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Dallas Cowboys On the Chalkboard: Creating Mismatches

When we hear talk about the Cowboys offense in 2013, we hear a lot about creating mismatches. Let's take a look at a creative way we may see Bill Callahan and Jason Garrett try to create these match-ups to attack defenses.

Norm Hall

When most people talk about mismatches in 12 personnel they talk about using TE's to get matchups against smaller defensive backs, or slower line backers where they can use their size and athleticism to make plays down the field and underneath. But I want to look at a way to create these mismatches for guys like Dez Bryant, Miles Austin & Lance Dunbar with the 2 TE package.

Let's take a look at chalkboard to get started.


In this set we have 12 Personnel aligned in a formation likely called "Trojan Left" by the Cowboys, with Dez Bryant aligned as the backside X receiver in a "Nasty" (reduced) split. Trojan is a variation of the 3x1 Trips formation that puts the second TE outside of the Z receiver to the trips side.

I have the defense in a base 4-3 over defense. With the Will LB split out over the Z in the slot, in this case, Miles Austin. If this is how the defense sets up, we have an automatic mismatch. Miles Austin vs a LB will mean advantage Cowboys 99.9% of the time.

Let's look at some other possibilities for how this defense could react to this formation.


The difference here is that the defense has rolled the Will LB all the way out into space to Cover our "F" Tightend, in this case, James Hanna.


Here we have the Strong Safety rolled out over Hanna, with the CB inside on Austin. Another alternative for the D would be to swap the SS and the CB to have the SS inside and CB outside.

Now lets look at the next step we'll take in putting this defense in a bind.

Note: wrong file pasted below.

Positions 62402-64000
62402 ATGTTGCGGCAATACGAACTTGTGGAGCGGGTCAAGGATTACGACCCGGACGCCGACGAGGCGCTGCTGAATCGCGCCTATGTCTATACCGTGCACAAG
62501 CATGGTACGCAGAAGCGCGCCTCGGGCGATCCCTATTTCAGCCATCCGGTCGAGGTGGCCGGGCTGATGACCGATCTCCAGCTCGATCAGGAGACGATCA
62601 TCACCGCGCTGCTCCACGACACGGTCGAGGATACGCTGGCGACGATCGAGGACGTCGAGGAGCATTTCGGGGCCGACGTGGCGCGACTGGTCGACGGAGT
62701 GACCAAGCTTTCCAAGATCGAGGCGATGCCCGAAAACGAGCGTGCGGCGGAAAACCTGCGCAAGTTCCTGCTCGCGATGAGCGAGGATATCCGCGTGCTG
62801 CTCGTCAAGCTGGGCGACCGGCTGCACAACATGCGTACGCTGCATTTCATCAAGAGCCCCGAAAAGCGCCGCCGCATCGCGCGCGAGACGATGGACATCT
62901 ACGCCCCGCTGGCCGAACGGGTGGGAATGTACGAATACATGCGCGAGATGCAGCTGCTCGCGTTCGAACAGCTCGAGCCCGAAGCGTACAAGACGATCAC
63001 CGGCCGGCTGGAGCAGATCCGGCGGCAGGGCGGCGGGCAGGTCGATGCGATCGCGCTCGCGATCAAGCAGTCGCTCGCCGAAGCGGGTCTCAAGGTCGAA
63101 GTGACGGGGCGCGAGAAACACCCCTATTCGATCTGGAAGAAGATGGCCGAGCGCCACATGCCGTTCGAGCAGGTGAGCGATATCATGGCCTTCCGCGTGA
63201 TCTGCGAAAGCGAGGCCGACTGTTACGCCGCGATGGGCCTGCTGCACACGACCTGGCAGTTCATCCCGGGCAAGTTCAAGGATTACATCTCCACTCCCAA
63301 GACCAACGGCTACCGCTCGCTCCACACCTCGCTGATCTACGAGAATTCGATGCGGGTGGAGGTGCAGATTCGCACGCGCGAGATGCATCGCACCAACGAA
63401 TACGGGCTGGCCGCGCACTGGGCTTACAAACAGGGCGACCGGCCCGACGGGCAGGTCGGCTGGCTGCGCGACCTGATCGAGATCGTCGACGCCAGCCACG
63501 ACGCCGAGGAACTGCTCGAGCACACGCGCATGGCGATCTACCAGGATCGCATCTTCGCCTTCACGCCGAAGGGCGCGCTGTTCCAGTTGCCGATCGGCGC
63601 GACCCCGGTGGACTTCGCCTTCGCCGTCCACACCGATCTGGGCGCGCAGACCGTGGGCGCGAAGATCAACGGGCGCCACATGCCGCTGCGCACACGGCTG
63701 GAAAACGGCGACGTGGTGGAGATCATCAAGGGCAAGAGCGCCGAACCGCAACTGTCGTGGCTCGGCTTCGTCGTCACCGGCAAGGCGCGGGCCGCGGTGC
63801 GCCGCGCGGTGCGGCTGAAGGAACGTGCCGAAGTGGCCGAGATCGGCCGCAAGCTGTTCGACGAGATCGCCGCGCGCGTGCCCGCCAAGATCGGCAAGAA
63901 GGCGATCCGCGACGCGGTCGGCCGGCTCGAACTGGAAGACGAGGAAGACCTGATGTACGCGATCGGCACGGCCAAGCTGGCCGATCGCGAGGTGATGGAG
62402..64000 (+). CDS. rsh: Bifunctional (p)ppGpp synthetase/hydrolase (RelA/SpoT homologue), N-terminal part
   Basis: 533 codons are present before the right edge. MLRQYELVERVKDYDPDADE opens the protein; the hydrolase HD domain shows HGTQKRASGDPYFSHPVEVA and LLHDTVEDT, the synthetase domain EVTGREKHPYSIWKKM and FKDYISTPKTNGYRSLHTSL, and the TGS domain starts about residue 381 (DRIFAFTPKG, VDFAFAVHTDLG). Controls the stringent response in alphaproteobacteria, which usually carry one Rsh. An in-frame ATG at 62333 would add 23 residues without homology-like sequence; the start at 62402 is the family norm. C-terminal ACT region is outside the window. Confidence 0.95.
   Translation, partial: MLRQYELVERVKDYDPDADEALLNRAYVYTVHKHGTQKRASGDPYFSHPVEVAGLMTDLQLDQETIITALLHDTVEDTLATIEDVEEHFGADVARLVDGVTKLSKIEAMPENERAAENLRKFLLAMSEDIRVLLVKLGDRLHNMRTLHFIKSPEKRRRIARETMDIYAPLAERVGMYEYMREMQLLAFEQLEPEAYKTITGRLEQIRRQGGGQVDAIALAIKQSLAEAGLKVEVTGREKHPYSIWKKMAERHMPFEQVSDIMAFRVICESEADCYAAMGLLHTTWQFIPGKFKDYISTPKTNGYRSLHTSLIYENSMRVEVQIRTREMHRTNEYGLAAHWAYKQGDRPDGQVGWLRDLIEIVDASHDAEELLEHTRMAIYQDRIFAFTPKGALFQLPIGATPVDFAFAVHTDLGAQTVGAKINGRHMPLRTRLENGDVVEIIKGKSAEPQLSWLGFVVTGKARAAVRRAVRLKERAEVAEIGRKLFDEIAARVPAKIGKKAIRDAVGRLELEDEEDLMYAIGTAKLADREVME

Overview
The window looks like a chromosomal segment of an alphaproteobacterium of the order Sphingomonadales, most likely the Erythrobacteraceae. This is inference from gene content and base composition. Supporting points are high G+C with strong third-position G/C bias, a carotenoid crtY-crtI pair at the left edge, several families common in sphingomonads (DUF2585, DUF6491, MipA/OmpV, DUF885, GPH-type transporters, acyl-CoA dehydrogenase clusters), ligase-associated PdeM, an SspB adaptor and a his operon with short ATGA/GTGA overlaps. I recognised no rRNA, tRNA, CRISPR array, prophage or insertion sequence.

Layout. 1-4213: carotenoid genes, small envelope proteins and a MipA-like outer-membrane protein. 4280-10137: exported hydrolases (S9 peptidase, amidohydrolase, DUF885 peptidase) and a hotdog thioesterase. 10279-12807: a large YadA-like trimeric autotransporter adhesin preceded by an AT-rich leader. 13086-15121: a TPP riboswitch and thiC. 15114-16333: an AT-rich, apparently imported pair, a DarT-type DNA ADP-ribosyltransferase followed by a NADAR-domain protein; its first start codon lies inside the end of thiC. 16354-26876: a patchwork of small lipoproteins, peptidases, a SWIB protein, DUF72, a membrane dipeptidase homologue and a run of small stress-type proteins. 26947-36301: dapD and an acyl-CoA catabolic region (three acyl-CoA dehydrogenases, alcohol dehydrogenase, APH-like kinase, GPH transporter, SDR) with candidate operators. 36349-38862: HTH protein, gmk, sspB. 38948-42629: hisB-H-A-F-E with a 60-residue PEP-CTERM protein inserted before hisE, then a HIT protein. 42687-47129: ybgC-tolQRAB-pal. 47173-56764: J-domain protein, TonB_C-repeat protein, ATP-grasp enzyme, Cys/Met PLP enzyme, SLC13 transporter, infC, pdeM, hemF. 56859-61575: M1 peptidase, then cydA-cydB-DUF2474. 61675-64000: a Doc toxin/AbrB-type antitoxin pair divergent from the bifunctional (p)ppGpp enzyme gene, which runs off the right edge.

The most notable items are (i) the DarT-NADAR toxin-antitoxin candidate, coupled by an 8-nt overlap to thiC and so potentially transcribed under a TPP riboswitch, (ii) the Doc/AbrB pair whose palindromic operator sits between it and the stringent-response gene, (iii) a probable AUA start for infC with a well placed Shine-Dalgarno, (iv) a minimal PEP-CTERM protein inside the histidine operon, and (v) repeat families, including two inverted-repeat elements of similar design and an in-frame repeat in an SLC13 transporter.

We are going to send Dunbar in motion wide right outside of Dez Bryant. With the defense moving the Sam LB outside to match up with him. Another possibility is that the CB could bounce outside with him. Now we've got our next mismatch. We saw in the pre-season game vs Arizona, that Lance Dunbar in space vs a LB is a big time advantage for Dallas. Let's look at an alternative.


This alternative bumps the CB outside to cover Dunbar outside, while bumping the Sam LB out over Dez. A variation of this option would be to bump the FS down over Dez and leave the Sam inside. Either way, Dez vs a Safety or a LB means huge advantage Dallas.

So what we've done with this formation and motion is pull the defense out of whatever defense they may have called in the huddle and force them to adjust to try to match up. As well as limiting the potential dogs (5 man pressures), or blitzes (6 man pressures) the defense might throw at you. Let's look at a set of route combinations that I'd call from this look.


To talk about these routes, let's look at each half of the field separately. First we'll look at the closed (strong) side. This is the stick combination from the trips look, with the variation of having Jason Witten running his specialty, an option route. This becomes the hot route vs a Blitz or Dog from the defense.

If Romo decides to go to this side of the field, he's got an easy throw to whoever has the mismatch, which likely means, who ever has the LB covering them. Whether Hanna is a better athlete than the LB or not is basically irrelevant because he's going to be much more well versed at running a 9 (Go) route down the sideline and going up to make a play than that LB will be at defending it.

As we look to the Open (weak side) we have the Smash, or Smash-7 Combination. Again the decision for Romo is largely driven by who ever has the mismatch. If the LB or FS walks out to Dunbar, the ball goes there, if one of those guys walk out to Dez, he's the target on his 7 route.


What we see here, is what I talk about many times in regards to game planning, and play calling. You can use base route combinations, that every team runs every week, with different window dressing (personnel, formations, alignments, motions, etc) to create mismatches, and easy throws for your QB. This makes your offense much more difficult to defend, without making it harder for your team to learn. As a lot of coaches say "It's easy to teach a guy to stand in a different place and run the same routes he always runs."

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